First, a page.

The The LHS Marching Band has TheLHS LHSMarching MarchingBand Bandhas has had a standing reputation of being had a standing reputation of had a standing reputation of being being not not only one the largest bands notonly onlyone oneofof ofthe thelargest largestbands bands inin the Midwest but also one the inthe theMidwest Midwestbut butalso alsoone oneofof ofthe the best. Contributing to the band’s best. Contributing to the band’s best. Contributing to the band’s well-known well-known success are not only the well-knownsuccess successare arenot notonly onlythe the hundreds of talented members, but hundreds of talented members, but hundreds of talented members, but also also the dedicated directors and the alsothe thededicated dedicateddirectors directorsand andthe the countless hours they put in to ensure countless hours they put in to ensure countless hours they put in to ensure that the legacy the LHS Marching that thatthe thelegacy legacyofof ofthe theLHS LHSMarching Marching Band lives on. This year, LHS Band lives on. This year, LHS Band lives on. This year, LHS welcomed the team new assistant welcomed welcomedtoto tothe theteam teama aanew newassistant assistant director and Associate Director director and Associate Director director and Associate Directorofof of Bands, Drew Balta. Bands, Bands,Drew DrewBalta. Balta. Balta has been teaching for nine Balta Baltahas hasbeen beenteaching teachingfor fornine nine years, and his first eight were spent years, and his first eight were spent years, and his first eight were spent West Lyon High School Lyon atat atWest WestLyon LyonHigh HighSchool Schoolinin inLyon Lyon County, Iowa, where he served the County, Iowa, where he served County, Iowa, where he servedasas asthe the Director of Bands. While teaching Director of Bands. While teaching Director of Bands. While teaching there, Balta discovered the LHS there, there,Balta Baltadiscovered discoveredthe theLHS LHS Marching Band, and he quickly Marching MarchingBand, Band,and andhehequickly quickly realized how great would realized realizedhow howgreat greatitit itwould wouldbebe betoto tobebe be involved in the band program here. involved in the band program here. involved in the band program here. “This place pretty special for “This “Thisplace placeisis ispretty prettyspecial specialfor for band, and I honestly didn’t really band, band,and andI honestly I honestlydidn’t didn’treally really know much about until started know knowmuch muchabout aboutitit ituntil untilI IIstarted started teaching at West Lyon eight years teaching teachingatatWest WestLyon Lyoneight eightyears years ago,” said Balta. “I just got to how ago,” said Balta. “I just got to see ago,” said Balta. “I just got to see seehow how awesome Lincoln was and when the awesome Lincoln was and when the awesome Lincoln was and when the job opened, Mr. Carlson and had job jobopened, opened,Mr. Mr.Carlson Carlsonand andI IIhad had been friends for a long time so was been beenfriends friendsfor fora along longtime timesosoitit itwas was a pretty natural fit.” a pretty a prettynatural naturalfit.” fit.” For Balta, being able come into For ForBalta, Balta,being beingable abletoto tocome comeinto into his new position at LHS already his new position at LHS already his new position at LHS already sharing friendship with the current sharing sharinga aafriendship friendshipwith withthe thecurrent current 4 44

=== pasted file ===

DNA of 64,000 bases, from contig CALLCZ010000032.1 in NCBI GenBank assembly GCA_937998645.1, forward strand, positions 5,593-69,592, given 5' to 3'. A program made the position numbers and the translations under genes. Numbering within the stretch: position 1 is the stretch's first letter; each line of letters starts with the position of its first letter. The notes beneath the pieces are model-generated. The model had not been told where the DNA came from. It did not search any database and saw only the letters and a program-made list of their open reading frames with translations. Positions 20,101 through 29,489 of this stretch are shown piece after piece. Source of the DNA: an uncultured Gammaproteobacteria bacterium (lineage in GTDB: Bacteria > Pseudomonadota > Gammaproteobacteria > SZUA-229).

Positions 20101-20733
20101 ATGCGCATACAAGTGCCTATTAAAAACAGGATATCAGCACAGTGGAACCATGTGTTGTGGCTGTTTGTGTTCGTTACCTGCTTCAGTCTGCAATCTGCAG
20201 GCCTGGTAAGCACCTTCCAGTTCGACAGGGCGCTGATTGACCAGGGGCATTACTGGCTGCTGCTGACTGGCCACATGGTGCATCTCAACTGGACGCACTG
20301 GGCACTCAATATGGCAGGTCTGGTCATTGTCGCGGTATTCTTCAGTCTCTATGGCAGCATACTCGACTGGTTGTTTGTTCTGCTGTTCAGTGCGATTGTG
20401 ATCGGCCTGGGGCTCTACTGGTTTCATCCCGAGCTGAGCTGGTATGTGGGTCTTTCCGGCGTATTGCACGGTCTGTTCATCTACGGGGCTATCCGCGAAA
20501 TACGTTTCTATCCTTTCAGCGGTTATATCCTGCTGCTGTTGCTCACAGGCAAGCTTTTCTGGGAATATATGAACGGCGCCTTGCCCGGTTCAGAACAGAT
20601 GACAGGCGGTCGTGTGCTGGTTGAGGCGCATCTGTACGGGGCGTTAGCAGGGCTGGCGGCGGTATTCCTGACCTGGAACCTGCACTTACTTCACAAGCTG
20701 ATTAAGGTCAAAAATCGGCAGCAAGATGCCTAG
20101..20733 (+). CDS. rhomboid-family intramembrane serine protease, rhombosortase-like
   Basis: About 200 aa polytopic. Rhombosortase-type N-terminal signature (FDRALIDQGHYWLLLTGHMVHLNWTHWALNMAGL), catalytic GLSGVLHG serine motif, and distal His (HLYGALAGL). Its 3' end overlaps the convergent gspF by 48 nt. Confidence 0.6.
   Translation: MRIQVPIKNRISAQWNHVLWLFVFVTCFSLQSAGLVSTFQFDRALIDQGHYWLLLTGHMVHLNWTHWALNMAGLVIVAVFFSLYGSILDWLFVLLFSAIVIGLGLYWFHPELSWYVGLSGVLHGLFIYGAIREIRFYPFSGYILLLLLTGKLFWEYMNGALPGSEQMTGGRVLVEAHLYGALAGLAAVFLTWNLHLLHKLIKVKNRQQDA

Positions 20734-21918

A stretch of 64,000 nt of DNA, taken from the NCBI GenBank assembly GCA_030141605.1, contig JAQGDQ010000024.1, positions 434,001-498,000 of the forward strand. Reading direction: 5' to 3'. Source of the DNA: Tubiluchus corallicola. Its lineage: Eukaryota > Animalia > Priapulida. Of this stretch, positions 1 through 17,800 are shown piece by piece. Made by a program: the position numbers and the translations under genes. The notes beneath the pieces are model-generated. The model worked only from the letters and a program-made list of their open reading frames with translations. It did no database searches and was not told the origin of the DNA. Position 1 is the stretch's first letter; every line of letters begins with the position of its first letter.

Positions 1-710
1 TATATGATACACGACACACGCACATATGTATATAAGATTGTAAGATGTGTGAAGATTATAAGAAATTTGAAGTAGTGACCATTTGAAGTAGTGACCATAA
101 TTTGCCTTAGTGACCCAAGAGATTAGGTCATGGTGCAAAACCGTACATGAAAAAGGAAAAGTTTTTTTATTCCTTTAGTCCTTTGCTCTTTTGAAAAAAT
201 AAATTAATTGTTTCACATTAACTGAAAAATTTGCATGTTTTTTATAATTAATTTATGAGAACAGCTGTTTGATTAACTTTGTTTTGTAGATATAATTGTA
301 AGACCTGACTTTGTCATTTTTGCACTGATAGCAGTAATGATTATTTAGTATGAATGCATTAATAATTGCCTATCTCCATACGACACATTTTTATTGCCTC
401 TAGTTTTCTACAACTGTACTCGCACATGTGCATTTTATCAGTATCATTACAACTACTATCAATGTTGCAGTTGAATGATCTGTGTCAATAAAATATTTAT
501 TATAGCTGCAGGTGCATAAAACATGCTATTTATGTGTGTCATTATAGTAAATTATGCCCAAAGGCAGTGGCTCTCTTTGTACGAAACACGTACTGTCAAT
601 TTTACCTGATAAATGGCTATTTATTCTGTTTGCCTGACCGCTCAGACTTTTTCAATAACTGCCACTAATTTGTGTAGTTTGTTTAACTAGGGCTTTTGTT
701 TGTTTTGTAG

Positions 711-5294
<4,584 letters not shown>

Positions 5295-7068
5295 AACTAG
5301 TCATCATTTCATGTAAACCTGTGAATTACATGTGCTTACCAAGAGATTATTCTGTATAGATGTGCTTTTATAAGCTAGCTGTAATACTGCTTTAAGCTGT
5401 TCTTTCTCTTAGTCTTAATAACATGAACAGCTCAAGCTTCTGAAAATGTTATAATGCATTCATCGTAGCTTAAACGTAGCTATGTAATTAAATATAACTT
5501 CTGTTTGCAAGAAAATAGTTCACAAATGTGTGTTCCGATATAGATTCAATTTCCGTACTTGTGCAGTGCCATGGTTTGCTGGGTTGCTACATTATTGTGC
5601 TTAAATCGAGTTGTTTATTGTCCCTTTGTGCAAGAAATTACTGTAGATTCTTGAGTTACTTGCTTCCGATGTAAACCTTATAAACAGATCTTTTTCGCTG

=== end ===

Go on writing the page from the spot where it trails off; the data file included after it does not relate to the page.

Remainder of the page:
LHSSTATESMAN.COM LHSSTATESMAN.COM LHSSTATESMAN.COM